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DF Gruis

DF Gruis Facts

DF Gruis's Alternative Names

HIP113442 is the reference name for the star in the Hipparcos Star Catalogue. The Id of the star in the Henry Draper catalogue is HD217070.

DF Gruis has alternative name(s) :- DF Gru, DF Gru.

More details on objects' alternative names can be found at Star Names .

Location of DF Gruis

The location of the main sequence star in the night sky is determined by the Right Ascension (R.A.) and Declination (Dec.), these are equivalent to the Longitude and Latitude on the Earth. The Right Ascension is how far expressed in time (hh:mm:ss) the star is along the celestial equator. If the R.A. is positive then its eastwards. The Declination is how far north or south the object is compared to the celestial equator and is expressed in degrees. For DF Gruis, the location is 22h 58m 31.95 and -42° 17` 16.6 .

Proper Motion of DF Gruis

All stars like planets orbit round a central spot, in the case of planets, its the central star such as the Sun. In the case of a star, its the galactic centre. The constellations that we see today will be different than they were 50,000 years ago or 50,000 years from now. Proper Motion details the movements of these stars and are measured in milliarcseconds. The star is moving -28.66 ± 1.26 milliarcseconds/year towards the north and 6.44 ± 1.55 milliarcseconds/year east if we saw them in the horizon. . When the value is negative then the star and the Sun are getting closer to one another, likewise, a positive number means that two stars are moving away. Its nothing to fear as the stars are so far apart, they won't collide in our life-time, if ever.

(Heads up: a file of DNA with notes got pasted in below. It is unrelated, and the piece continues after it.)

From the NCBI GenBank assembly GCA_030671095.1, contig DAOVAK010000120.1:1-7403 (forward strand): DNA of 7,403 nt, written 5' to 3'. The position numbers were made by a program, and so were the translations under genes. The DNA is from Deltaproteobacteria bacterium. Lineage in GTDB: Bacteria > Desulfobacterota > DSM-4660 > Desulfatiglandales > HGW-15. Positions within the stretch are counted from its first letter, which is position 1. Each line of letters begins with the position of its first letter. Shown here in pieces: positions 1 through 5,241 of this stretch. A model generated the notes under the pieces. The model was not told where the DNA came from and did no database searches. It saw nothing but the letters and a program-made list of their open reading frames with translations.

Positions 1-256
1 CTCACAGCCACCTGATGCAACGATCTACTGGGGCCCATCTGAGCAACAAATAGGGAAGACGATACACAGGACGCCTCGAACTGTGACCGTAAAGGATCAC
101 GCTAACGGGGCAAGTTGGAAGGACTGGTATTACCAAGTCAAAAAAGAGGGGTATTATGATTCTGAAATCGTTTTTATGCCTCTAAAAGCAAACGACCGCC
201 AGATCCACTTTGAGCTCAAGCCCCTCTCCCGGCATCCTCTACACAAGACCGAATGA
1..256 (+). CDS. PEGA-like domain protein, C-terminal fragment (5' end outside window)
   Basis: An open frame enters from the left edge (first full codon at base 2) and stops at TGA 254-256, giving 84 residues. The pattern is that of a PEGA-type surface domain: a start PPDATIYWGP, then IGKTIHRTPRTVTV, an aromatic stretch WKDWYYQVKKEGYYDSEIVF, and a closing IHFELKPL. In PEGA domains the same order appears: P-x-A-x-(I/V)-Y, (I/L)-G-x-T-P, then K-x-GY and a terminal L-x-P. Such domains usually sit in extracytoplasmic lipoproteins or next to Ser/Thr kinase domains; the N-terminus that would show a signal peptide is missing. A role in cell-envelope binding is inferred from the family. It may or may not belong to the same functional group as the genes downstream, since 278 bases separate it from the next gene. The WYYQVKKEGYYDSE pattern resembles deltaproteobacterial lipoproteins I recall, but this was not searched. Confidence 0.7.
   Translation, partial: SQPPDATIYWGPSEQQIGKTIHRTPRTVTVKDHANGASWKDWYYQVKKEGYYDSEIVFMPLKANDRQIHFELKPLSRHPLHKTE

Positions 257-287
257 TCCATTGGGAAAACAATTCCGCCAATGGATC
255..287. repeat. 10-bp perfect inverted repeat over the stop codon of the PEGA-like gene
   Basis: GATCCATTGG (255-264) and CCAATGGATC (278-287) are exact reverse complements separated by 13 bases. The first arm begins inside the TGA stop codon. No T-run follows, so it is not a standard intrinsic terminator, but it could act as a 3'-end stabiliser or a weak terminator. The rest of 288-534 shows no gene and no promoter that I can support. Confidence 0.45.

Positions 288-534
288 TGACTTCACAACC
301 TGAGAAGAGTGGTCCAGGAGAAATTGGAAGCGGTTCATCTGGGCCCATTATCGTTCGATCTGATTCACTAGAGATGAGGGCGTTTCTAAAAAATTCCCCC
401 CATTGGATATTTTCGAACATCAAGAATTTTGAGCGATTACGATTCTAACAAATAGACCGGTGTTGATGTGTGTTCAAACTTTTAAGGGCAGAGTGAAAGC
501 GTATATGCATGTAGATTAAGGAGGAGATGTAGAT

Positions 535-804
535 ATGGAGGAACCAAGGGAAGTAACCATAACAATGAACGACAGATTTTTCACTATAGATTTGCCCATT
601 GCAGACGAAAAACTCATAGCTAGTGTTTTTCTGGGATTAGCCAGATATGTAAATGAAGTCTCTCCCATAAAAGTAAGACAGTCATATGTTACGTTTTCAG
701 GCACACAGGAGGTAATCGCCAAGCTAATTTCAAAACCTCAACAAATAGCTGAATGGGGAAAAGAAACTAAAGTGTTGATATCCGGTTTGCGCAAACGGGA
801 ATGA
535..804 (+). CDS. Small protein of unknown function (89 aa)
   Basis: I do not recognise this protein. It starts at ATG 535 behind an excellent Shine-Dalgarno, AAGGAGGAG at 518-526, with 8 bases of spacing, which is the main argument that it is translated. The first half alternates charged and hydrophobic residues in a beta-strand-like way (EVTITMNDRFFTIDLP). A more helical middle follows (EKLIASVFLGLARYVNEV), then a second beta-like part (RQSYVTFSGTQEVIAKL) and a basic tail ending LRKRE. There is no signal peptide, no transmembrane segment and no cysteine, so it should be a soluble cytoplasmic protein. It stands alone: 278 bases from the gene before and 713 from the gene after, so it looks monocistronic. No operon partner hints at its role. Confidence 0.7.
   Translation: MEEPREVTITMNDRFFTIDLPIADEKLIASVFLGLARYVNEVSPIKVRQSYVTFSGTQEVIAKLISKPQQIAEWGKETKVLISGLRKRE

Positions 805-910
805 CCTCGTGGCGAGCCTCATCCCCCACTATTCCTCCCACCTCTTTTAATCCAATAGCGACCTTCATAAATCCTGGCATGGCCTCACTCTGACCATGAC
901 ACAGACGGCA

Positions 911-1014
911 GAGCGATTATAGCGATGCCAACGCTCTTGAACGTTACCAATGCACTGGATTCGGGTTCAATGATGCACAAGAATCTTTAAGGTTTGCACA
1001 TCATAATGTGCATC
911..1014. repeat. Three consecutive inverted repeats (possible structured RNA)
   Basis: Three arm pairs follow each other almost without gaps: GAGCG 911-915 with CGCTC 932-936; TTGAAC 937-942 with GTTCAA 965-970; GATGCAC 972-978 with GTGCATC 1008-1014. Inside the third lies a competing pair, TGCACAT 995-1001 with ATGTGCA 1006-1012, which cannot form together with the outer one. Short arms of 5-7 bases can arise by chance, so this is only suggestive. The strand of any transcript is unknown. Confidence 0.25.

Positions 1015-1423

Physical Properties (Colour, Temperature) of DF Gruis

DF Gruis Colour and Temperature

DF Gruis has a spectral type of F3/F5V. This means the star is a yellow to white main sequence star. The star has a B-V Colour Index of 0.45 which means the star's temperature is about 6,500 Kelvin. The temperature was calculated using information from Morgans @ Uni.edu at being .

DF Gruis Radius

Radius has been calculated as being 1.08 times bigger than the Sun. The Sun's radius is 695,800km, therefore the star's radius is an estimated 750,792.94.km. If you need the diameter of the star, you just need to multiple the radius by 2. However with the 2007 release of updated Hipparcos files, the radius is now calculated at being round 2.97. The figure is derived at by using the formula from SDSS and has been known to produce widely incorrect figures.

DF Gruis Apparent and Absolute Magnitudes

DF Gruis has an apparent magnitude of 10.27 which is how bright we see the star from Earth. Apparent Magnitude is also known as Visual Magnitude. If you used the 1997 Parallax value, you would get an absolute magnitude of 4.17 If you used the 2007 Parallax value, you would get an absolute magnitude of 1.97. Magnitude, whether it be apparent/visual or absolute magnitude is measured by a number, the smaller the number, the brighter the Star is. Our own Sun is the brightest star and therefore has the lowest of all magnitudes, -26.74. A faint star will have a high number.

Distance to DF Gruis

Using the original Hipparcos data that was released in 1997, the parallax to the star was given as 6.02 which gave the calculated distance to DF Gruis as 541.80 light years away from Earth or 166.11 parsecs. If you want that in miles, it is 363,340,089,592.